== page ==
SEANN Walsh is one of the most recognizable faces in UK comedy right now. His new show, One For The Road, is a no holds barred look at early adult life and the gradual creep towards a middle-age, middle-class lifestyle. Our Entertainment Editor Will Stevenson went along to catch the show.
Before Seann takes to the stage, however, is Mark Simmons. Simmons is a self-described “one-liner comedian” and so his act is full of cringe-inducing, eye-rolling, gags and puns.
Though it’s a divisive style of comedy to perform live, Simmons managed to win over the audience early on.
Yet the best moments of his twenty-minute set come when the young comedian goes off script.
When a few audience members enter late, Simmons’ doesn’t take the opportunity to have a pop: he simply restarts his entire set.
His simple, giggle inducing punchlines are shouted back to him as he proclaims, grinning, that he’s invented “karaoke comedy.”
At one point, Simmons tries to initiate the game Chinese Whispers with the crowd, the joke being that he would intentionally leave the mic on.
Unfortunately, the sound man was doing his job too well and took the mic off the speaker, resulting in some great adlibbing from the comedian that was more amusing than the initial gag ever could have been.
After a ten-minute break, it’s time for Seann Walsh.
The Lewisham born comedian doesn’t waste any time with a flashy entrance or picking on his audience, he simply gets on stage and begins telling some quality jokes that resonate with the entire crowd.
@seannwalsh outstanding as usual! Hilarious mate.
— Chris Lever (@chris87lever) October 28, 2016
He begins with a simple one liner: “I’m almost thirty. Yeah, I’m thirty-one,” he tells the audience. It quickly becomes clear that the theme of the show is Walsh wondering exactly what it means to be 31 in 2016.
For the first part of the gig, Walsh takes aim at the middle class that he admits to being a new-found member of.
He attacks diet fads and the technology that assists them, pulling disgusted faces at the idea of juicing your foods.
If it’s so “delicious,” as argued by many followers of the trend, Walsh asks why they don’t just “f*****g eat the food? I’ve never had to juice a chicken nugget!”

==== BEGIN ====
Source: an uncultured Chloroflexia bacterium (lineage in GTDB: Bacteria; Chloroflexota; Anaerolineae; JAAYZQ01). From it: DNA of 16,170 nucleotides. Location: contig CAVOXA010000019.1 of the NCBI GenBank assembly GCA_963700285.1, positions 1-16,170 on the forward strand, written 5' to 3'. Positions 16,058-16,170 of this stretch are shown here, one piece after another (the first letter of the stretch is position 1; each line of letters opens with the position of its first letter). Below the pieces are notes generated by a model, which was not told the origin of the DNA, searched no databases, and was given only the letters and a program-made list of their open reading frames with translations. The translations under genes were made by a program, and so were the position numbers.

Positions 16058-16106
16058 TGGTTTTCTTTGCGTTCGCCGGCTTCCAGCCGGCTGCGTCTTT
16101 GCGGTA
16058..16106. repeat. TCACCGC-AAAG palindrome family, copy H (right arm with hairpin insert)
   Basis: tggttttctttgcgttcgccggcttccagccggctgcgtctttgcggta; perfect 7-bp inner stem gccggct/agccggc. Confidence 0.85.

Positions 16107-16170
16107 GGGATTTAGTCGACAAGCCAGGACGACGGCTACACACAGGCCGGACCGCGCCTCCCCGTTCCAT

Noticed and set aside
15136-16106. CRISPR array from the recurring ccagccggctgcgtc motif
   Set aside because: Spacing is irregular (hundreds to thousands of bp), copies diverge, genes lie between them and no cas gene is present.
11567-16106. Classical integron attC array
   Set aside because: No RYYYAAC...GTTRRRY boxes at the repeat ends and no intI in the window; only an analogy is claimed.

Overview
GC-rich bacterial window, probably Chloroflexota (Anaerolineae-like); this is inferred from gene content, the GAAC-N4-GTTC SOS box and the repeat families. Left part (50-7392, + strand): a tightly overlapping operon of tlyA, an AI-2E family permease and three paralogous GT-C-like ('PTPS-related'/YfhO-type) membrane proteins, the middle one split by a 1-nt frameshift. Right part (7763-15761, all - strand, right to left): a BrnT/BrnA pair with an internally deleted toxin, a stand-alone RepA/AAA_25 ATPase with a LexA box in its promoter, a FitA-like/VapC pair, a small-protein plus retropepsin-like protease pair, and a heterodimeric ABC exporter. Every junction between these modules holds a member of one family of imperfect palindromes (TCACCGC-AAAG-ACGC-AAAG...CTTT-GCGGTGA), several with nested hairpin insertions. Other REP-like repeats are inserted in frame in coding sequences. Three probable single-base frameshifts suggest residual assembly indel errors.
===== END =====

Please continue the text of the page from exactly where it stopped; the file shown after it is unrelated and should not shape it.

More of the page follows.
He mentions how living with his girlfriend has changed him – and not her – whilst taking a look back at his twenties with a nostalgic glint in his eye. The show features many jokes about the growing up that he’s done over the past few years; growing up that he particularly didn’t want to happen.
A moment of realisation came, he laughs, when he congratulated himself on cutting an avocado directly in two. “That’s when I realised I was middle class,” he jokes.
In the last twenty minutes Walsh really shines bright. He prefaces his final segment with a warning that he wasn’t going to do a traditional encore as “I wouldn’t be sure if you’d all still be here,” if he went off-stage just to come back out.
This is the perfect set up to a unique, dark and hard hitting sketch where he acts out his own subconscious, anxiety-ridden post bed-time niggles. He adopts a Bond-villain accent and reveals a number of his troubles to the captive audience.
At several points it felt slightly too real, as if Walsh was truly letting his guard down. He might well have been, but as soon as the audience began to feel uncomfortable he’s spin it back around and have them belly laughing just moments later.
Overall, Walsh demonstrated that he is a master of timing, character and structure, with long-running gags buried throughout the show and popping up at the perfect moments to secure the most laughter.
His personal, relatable style of comedy has so far won him many accolades and TV appearances and “One For The Road” only improves his mighty comedy resumé.
By Will Stevenson